Meanwhile patients continue to be neglected and suffer and in some cases DIE early deaths, due to lack of care and responsibility amongst many GP's awash with too much money in the UK.

Similarly patients are needlessly dieing in NHS hospitals from preventable infections such as caused by MRSA. A leaked memo yesterday states that the goverment is unlikely to meet targets set in 2004, to cut MRSA cases by half by 2008. The memo was sent to ministers in October 06, by the director of health protection, Liz Woodeson. The memo said, "We have a three- year target to halve the number of MRSA bloodstream infections by April 2008. Although the numbers are coming down, we are not on course to hit that target and there is some doubt about whether it is in fact achievable." The memo, also said the infection Clostridium difficile (C diff) is "now endemic throughout the health service".

Please post your comments on experiences of the current state of GP and NHS services in the UK.


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Comments

Lisa
21 Jan 07, 00:21
Re: Government admits that the NHS is overpaying GP's as average salaries surge well
My GP is crap and seems useless. Found out recently that
he's misdiagnosed me for the third time in about three years now (had
to go back and get antibiotics after the condition I saw him for
a week ago got worse and considerably more painful, despite his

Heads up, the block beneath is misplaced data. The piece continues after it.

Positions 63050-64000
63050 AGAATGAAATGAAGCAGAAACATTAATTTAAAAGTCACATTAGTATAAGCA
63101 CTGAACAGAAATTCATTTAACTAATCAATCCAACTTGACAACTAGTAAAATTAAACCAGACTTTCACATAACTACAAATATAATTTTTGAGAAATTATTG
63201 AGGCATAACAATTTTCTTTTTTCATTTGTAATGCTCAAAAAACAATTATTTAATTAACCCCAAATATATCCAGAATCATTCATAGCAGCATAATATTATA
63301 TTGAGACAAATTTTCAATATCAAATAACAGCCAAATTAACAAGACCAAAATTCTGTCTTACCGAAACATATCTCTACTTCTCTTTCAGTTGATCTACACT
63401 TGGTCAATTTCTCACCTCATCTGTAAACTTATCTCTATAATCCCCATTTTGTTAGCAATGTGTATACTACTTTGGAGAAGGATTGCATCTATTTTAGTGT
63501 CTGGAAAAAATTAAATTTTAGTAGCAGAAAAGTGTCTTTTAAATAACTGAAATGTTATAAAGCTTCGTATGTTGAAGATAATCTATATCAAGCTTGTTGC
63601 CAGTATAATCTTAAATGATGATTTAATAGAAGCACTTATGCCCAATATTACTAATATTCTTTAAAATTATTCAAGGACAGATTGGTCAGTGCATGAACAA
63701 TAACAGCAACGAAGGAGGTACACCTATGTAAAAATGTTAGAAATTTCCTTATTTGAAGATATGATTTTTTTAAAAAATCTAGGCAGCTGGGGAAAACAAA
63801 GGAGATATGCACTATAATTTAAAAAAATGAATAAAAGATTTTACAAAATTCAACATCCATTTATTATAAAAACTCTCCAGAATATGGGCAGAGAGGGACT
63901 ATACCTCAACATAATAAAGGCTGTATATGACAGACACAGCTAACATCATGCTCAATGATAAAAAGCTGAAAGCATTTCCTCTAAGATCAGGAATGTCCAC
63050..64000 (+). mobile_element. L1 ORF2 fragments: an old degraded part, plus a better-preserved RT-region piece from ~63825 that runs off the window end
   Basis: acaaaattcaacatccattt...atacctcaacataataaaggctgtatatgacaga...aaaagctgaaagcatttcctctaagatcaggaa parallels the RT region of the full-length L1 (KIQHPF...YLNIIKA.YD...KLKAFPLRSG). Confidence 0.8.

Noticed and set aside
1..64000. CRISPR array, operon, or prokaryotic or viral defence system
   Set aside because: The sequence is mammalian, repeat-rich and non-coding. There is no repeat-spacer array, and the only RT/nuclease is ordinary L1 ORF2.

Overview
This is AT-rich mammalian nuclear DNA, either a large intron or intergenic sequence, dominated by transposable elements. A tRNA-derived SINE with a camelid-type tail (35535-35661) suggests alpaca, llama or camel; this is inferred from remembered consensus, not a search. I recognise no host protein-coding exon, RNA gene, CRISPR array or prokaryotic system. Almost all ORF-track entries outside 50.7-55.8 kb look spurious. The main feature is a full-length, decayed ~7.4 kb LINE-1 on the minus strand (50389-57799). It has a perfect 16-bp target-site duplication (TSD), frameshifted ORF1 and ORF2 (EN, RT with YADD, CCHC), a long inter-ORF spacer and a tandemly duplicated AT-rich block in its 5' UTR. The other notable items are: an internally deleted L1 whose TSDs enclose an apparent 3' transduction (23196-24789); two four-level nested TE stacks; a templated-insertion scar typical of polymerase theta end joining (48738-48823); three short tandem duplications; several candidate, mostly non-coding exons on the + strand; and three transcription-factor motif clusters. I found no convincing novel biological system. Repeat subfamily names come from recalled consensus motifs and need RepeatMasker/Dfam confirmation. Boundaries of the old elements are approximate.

assurances that it would clear up on its own and that I was fussing
over nothing). He's also got a really bad 'bedside manner', which
doesn't help things either.

How do I complain about this clown ? Is it even worth bothering
complaining for all the good it will do?

TM
01 Jan 08, 16:05
GMC / NHS

Hi Lisa

Delivering good medical practice to our patients, (or the lack of it) is and shall certainly remain an important issue amongst the medical community for now and undoubtedly for the future.

If you think your GP is not doing his job, appears rude and dismissive, then it would be wise to change your GP. However, if these behaviours are becoming frequent, to you and other patients of the practice, then it might be advisable to have a look at the General Medical Council website -

www.gmc-uk.org

The GMC regulates doctors, ensuring the best possible care is provided to their patients. It’s mandatory for a GP has to submit an annual evaluation of their work to the GMC, and if this falls below the high standards set by the GMC, then the doctor is critically assessed and may be struck off the register.

Hope this helps you Lisa, as the NHS were given a £110bn investment by Westminster in the fiscal year of 2007/08, consequently in my opinion, it’s crucially important that we get optimal clinical efficiency!

Best Wishes

TM

Consultant Urologist

Glasgow Royal Infirmary